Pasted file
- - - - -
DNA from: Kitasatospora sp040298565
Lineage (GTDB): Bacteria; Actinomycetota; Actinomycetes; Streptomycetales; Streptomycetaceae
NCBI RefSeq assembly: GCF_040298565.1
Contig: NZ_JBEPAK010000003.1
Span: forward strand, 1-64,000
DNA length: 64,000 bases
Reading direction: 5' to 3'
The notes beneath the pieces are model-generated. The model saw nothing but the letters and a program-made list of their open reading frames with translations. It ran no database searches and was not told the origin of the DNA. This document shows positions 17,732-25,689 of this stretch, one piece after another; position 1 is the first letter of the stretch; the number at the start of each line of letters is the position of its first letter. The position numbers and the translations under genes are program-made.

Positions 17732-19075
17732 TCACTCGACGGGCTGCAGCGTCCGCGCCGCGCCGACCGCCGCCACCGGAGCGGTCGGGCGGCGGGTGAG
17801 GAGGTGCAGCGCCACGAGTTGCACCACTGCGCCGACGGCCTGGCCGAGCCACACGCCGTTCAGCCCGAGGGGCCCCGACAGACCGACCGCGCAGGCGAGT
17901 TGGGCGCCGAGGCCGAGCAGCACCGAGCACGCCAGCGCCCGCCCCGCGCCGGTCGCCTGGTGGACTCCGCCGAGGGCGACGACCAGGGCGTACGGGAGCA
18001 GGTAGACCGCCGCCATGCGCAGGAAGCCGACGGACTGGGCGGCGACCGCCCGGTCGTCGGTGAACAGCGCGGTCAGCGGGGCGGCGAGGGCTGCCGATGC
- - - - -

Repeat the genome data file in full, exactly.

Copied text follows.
DNA from: Kitasatospora sp040298565
Lineage (GTDB): Bacteria; Actinomycetota; Actinomycetes; Streptomycetales; Streptomycetaceae
NCBI RefSeq assembly: GCF_040298565.1
Contig: NZ_JBEPAK010000003.1
Span: forward strand, 1-64,000
DNA length: 64,000 bases
Reading direction: 5' to 3'
The notes beneath the pieces are model-generated. The model saw nothing but the letters and a program-made list of their open reading frames with translations. It ran no database searches and was not told the origin of the DNA. This document shows positions 17,732-25,689 of this stretch, one piece after another; position 1 is the first letter of the stretch; the number at the start of each line of letters is the position of its first letter. The position numbers and the translations under genes are program-made.

Positions 17732-19075
17732 TCACTCGACGGGCTGCAGCGTCCGCGCCGCGCCGACCGCCGCCACCGGAGCGGTCGGGCGGCGGGTGAG
17801 GAGGTGCAGCGCCACGAGTTGCACCACTGCGCCGACGGCCTGGCCGAGCCACACGCCGTTCAGCCCGAGGGGCCCCGACAGACCGACCGCGCAGGCGAGT
17901 TGGGCGCCGAGGCCGAGCAGCACCGAGCACGCCAGCGCCCGCCCCGCGCCGGTCGCCTGGTGGACTCCGCCGAGGGCGACGACCAGGGCGTACGGGAGCA
18001 GGTAGACCGCCGCCATGCGCAGGAAGCCGACGGACTGGGCGGCGACCGCCCGGTCGTCGGTGAACAGCGCGGTCAGCGGGGCGGCGAGGGCTGCCGATGC